I have always loved books, not only as something to read, but also for themselves. As an old printer myself, I love the feel and smell of printed paper. And I just love old books. If I had the money I would no doubt be a collector of antiquarian books, but I have never been in that position so can only afford new books! Seems ironic really, but there you are
However, I do keep my eyes opened for anything that comes my way and on a trip to Brighton many years ago I came away with two gems, “The New Lady’s Magazine” (1788) and “Elements of Geography” (1800)
Published in 1788, “The Lady’s Magazine” is quite an eye-opener, but also not too dissimilar from its more modern counterparts. As its title suggests, it is aimed very much at the more sophisticated ladies of the time, more Cosmopolitan than Women’s Weekly. It contains a selection of short stories, observations about recent events, poems and letters. But probably the most interesting item is a summary of the number of slaves held. As the trade was under some discussion and its future in doubt, the publishers took the opportunity to enlighten their readers on the size and scope of the trade.
The original binding is almost all gone, with just a trace of the leather still hanging on along the spine. There is no sign of the original cover, which I guess would have also been hard-backed leather. And over the years the magazine itself has begun to fall apart along the spine and has almost broken up into its constituent parts. The paper is high quality laid, a far cry from the glossy magazines we are used to today.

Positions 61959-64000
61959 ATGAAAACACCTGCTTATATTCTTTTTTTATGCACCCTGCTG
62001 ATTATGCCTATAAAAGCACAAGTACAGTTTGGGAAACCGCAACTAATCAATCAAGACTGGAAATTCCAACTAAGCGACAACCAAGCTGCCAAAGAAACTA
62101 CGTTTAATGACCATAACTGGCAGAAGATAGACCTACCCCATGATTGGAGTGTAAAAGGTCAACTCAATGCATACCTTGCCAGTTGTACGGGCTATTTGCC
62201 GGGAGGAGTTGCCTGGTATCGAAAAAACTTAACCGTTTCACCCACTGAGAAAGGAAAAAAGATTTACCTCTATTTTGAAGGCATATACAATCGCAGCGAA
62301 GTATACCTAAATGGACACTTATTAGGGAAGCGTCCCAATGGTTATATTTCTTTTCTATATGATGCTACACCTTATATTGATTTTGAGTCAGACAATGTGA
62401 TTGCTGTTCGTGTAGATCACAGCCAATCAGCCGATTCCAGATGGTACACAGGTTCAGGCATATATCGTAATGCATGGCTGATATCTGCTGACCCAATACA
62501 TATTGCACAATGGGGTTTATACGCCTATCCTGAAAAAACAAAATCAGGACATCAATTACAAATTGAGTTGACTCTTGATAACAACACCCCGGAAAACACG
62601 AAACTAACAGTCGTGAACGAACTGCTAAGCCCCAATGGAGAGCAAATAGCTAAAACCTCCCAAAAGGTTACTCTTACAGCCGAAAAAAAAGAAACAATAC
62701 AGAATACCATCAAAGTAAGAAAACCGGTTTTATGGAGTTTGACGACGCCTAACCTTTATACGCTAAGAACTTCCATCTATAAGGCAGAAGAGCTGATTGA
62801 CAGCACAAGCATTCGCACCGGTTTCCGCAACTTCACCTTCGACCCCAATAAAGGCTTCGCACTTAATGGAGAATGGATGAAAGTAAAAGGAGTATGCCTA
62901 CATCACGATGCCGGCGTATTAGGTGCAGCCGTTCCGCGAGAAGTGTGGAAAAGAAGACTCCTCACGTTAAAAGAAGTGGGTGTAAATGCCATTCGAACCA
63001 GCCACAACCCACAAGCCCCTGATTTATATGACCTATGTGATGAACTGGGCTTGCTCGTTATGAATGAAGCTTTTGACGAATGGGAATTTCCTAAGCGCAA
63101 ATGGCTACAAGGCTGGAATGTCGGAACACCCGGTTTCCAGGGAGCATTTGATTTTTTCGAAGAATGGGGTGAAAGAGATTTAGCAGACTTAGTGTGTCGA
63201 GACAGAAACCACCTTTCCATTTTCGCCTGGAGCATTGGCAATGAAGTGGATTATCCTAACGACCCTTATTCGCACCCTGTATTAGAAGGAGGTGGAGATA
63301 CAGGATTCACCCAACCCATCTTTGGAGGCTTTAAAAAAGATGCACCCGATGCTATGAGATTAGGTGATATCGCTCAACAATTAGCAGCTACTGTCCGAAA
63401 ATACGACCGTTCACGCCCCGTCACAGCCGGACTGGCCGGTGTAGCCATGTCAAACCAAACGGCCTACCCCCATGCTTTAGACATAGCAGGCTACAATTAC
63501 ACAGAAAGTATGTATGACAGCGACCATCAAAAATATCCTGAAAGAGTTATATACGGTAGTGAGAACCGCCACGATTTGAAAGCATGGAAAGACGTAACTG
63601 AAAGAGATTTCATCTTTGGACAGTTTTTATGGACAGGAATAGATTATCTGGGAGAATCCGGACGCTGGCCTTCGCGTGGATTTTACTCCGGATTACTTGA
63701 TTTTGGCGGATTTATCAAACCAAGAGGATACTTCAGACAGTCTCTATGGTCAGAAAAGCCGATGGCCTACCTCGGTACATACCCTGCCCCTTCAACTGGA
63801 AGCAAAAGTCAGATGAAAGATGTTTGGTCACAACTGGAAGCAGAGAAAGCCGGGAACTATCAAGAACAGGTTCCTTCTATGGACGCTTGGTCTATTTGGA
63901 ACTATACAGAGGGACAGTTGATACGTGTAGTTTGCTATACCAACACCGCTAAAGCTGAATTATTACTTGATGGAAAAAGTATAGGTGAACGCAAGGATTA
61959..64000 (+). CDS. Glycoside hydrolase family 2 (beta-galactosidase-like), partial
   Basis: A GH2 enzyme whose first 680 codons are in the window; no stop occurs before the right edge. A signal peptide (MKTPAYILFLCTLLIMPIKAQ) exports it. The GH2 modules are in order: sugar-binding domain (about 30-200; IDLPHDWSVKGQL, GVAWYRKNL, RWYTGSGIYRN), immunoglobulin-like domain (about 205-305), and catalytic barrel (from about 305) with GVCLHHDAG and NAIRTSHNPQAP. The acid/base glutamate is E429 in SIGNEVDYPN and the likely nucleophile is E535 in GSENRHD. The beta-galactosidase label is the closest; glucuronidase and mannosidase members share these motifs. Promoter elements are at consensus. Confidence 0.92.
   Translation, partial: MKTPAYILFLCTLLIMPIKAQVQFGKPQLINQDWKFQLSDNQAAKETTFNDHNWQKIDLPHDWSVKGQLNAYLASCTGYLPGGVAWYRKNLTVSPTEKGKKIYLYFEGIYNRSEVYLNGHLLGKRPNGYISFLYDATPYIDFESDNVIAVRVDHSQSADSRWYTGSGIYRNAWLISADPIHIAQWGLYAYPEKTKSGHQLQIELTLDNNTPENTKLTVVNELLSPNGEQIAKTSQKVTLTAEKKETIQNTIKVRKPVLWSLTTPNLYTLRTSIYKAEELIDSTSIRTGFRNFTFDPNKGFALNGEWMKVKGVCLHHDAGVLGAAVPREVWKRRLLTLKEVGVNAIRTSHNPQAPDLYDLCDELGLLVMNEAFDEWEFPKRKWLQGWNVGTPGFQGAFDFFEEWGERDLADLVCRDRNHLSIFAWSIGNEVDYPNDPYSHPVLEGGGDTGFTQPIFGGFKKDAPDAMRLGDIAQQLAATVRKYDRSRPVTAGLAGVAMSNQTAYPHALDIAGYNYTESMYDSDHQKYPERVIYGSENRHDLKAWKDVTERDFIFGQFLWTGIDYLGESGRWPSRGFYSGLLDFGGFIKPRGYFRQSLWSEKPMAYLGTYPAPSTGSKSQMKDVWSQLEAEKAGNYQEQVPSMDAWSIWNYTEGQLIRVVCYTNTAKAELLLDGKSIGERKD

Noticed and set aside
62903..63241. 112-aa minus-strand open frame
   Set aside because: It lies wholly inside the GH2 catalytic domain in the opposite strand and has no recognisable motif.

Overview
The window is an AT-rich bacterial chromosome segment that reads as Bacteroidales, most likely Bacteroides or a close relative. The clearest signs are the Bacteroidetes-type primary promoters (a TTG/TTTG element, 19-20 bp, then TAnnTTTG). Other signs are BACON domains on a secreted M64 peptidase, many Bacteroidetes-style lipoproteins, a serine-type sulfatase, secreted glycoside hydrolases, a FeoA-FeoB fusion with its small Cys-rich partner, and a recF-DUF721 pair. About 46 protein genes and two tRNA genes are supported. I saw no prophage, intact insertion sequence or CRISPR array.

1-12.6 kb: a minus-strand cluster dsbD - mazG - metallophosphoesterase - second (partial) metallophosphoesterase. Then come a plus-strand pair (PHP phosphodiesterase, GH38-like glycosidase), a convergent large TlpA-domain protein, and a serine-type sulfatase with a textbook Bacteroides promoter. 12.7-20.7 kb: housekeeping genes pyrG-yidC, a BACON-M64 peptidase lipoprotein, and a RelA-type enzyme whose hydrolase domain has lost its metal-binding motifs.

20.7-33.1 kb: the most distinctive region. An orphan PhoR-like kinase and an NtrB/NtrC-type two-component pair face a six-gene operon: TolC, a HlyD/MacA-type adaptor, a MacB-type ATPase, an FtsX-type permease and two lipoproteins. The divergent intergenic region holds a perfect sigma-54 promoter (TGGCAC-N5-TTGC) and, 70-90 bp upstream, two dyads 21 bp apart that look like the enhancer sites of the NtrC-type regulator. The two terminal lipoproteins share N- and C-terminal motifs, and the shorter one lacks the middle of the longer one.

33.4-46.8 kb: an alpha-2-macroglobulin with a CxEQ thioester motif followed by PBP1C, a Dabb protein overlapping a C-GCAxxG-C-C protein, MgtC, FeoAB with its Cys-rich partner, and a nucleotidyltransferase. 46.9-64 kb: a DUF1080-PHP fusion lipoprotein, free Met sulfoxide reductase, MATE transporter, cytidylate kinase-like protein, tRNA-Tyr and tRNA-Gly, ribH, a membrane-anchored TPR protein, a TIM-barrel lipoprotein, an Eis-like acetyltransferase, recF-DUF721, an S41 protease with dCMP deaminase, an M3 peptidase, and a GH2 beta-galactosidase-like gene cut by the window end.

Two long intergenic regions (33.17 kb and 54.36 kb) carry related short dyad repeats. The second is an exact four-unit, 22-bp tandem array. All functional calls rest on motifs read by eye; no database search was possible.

“Elements of Geography” was published in 1800 and its contents reflect a world very different from our own. I haven’t read any of the first part of the book, which concentrates on the make up and history of the Earth itself. Then we get to the sections on the continents and it is here that some of the biggest differences between the modern world and that of 1800 becomes obvious.
America is very much in its infancy politically, with much of the western areas empty. The same is also true of Africa where much of the inland areas were still unexplored by Europeans. Information about Europe is particular interesting as many of the nations and their borders have undergone change
Unfortunately the spine of the book broke almost as soon as I got it home and it is now in two parts. But other than that it is in fairly good condition for it’s age. I love dipping into this book and taking a look at the world one of my favourite authors, Jane Austen, lived in.
Whilst neither of these books has any monetary value, they are very special to me. Between them they give a real insight into the thoughts and understanding of society during a very interesting and tumultuous time.